The government has announced stronger steps against the coronavirus proliferating in Osaka, Hyogo and Miyagi prefectures, the first time the expanded controls have been implemented in Japan.
The measure allows specific geographical regions to employ similar conditions to those imposed under a coronavirus state of emergency. In this case, the enhanced steps apply to six cities including Osaka, Kobe and Sendai, and will last for one month, until the end of Japan's "Golden Week" holidays spanning late April to early May. A sharp rise in new coronavirus case numbers has made strengthened countermeasures an imperative.
Even before this, worries over another infections surge existed. And yet, Osaka and Hyogo prefectures had their last state of emergency measures end ahead of the originally scheduled date. Miyagi Prefecture even quickly restarted the Go To Eat subsidy campaign promoting dining out.
The pillar of enhanced anti-infection measures is calling on restaurants and bars to shorten business hours to 8 p.m, with non-cooperative businesses potentially subject to administrative fines. Bumping up government subsidies for compliant firms is a natural next step.
We also call on eateries to implement thorough anti-infection measures on their premises. Administrative bodies should cooperate with business owners to gain patrons' understanding through patient, careful explanation.
However, it is impossible to foresee whether all this will stop the virus' renewed spread.
Osaka Prefecture's daily new cases average is already approaching the third infection wave's peak. Some experts say the government response is coming too late.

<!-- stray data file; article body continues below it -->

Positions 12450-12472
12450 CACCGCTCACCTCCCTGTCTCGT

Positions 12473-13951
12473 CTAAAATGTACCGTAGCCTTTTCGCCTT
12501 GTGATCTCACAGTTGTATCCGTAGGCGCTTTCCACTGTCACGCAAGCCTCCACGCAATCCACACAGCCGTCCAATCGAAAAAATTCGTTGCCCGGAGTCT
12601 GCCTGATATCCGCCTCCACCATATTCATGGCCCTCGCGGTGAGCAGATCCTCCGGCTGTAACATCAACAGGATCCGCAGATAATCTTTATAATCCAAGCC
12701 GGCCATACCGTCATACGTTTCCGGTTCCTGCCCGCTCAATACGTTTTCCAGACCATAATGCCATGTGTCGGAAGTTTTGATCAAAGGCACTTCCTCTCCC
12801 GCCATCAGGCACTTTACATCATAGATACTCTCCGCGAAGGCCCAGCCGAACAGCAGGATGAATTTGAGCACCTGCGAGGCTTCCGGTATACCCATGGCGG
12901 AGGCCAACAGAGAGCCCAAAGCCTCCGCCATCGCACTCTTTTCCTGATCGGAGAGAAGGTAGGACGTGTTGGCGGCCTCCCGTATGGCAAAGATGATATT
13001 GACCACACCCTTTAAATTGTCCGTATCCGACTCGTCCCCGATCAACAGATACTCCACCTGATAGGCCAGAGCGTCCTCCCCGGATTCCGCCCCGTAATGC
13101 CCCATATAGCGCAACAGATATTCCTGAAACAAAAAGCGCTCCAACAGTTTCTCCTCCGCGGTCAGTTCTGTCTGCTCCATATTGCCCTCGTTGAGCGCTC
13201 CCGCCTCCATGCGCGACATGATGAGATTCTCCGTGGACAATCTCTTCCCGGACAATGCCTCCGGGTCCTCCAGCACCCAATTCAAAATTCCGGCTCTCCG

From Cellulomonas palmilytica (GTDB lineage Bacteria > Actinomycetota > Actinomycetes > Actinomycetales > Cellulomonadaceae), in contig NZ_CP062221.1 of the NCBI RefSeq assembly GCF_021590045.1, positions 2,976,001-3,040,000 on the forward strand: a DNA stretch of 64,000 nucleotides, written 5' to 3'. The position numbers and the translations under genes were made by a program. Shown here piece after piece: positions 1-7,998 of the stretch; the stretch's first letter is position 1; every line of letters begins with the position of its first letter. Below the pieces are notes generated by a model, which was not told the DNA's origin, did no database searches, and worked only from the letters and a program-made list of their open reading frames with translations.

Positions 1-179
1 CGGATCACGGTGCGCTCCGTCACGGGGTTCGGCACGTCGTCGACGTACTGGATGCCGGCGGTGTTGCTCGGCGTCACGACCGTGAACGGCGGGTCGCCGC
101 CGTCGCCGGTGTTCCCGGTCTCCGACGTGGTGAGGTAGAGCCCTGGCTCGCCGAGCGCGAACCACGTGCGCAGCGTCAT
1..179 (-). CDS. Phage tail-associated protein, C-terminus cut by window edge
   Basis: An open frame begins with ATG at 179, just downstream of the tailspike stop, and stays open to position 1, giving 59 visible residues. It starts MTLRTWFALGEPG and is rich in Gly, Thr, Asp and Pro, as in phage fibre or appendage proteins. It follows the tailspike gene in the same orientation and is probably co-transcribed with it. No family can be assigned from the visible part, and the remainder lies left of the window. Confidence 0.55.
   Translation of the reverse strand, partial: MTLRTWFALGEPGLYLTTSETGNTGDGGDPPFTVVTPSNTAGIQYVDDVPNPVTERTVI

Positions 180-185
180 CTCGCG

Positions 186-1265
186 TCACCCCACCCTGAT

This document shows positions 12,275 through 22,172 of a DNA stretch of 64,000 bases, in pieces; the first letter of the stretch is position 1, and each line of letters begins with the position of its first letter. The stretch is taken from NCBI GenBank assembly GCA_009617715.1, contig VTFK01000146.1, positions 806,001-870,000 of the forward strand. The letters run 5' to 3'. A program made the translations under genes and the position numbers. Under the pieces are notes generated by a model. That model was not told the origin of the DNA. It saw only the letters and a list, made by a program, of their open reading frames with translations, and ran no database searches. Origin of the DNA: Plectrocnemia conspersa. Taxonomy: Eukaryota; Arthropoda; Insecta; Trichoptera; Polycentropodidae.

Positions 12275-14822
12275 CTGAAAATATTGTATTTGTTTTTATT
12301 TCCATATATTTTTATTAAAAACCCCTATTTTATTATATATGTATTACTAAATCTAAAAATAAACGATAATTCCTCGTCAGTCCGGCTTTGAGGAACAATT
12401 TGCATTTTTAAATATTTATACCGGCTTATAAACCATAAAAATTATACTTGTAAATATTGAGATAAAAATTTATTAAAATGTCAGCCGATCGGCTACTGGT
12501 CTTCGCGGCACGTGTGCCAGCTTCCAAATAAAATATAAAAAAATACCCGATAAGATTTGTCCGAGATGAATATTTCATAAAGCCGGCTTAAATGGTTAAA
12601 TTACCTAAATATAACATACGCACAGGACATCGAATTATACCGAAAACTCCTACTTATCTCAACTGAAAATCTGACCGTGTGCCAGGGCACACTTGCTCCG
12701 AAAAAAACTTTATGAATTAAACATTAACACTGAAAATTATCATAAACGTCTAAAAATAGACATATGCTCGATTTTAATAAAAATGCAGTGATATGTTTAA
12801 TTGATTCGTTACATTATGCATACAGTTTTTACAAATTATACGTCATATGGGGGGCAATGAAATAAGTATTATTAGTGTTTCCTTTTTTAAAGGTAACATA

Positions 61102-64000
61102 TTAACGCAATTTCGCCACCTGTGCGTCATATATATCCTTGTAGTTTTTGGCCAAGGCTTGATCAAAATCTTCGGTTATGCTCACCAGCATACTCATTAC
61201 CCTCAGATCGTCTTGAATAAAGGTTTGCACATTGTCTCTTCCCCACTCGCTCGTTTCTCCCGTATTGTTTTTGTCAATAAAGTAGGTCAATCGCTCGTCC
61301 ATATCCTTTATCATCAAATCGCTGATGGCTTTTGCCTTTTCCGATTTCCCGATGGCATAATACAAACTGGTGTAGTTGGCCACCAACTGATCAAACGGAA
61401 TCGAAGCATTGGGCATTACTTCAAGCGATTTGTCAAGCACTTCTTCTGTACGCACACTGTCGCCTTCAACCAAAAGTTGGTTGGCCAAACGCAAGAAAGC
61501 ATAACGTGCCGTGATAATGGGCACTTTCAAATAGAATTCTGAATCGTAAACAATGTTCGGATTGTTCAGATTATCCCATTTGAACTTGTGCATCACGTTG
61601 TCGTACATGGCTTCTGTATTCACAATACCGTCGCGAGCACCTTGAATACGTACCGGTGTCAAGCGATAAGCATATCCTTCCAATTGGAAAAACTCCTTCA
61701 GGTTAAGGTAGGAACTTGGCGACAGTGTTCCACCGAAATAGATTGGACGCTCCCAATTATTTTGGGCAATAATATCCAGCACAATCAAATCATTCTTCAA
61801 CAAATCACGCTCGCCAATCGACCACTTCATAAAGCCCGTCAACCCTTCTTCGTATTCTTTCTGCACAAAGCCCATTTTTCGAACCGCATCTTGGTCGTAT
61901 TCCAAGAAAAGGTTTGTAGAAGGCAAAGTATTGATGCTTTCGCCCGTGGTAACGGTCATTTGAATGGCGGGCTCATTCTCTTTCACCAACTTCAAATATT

Infections are reportedly spreading with particular vehemence among university students. Therefore, the government should consider applying enhanced steps not just to the city of Osaka, but to all local governments hosting a university.
Another serious cause for concern is the increasing number of variant infections -- which are considered more infectious than the original coronavirus -- being confirmed in Japan.
Stricter measures will be needed if reducing eateries' business hours proves of limited efficacy. To prevent hesitation in declaring another state of emergency then leading to a worse situation, the government should clarify its benchmarks for the declarations.
In the capital region, too, case numbers are trending up again. We are worried that Japan may be swamped by a fourth infection wave before vaccines are in the arms of the country's elderly, who are at high risk of developing severe COVID-19. The government must examine the anti-transmission measures implemented by the three prefectures subject to enhanced controls, and in future use the lessons learned in its coronavirus policy.
Japan's prefectures must also speed up coordination with medical institutions to boost bed numbers and lodgings serving as recovery facilities for mild cases. Regular and thorough nursing home inspections are also essential.
Japan needs a strategy for a projected fourth wave of COVID-19, and very soon.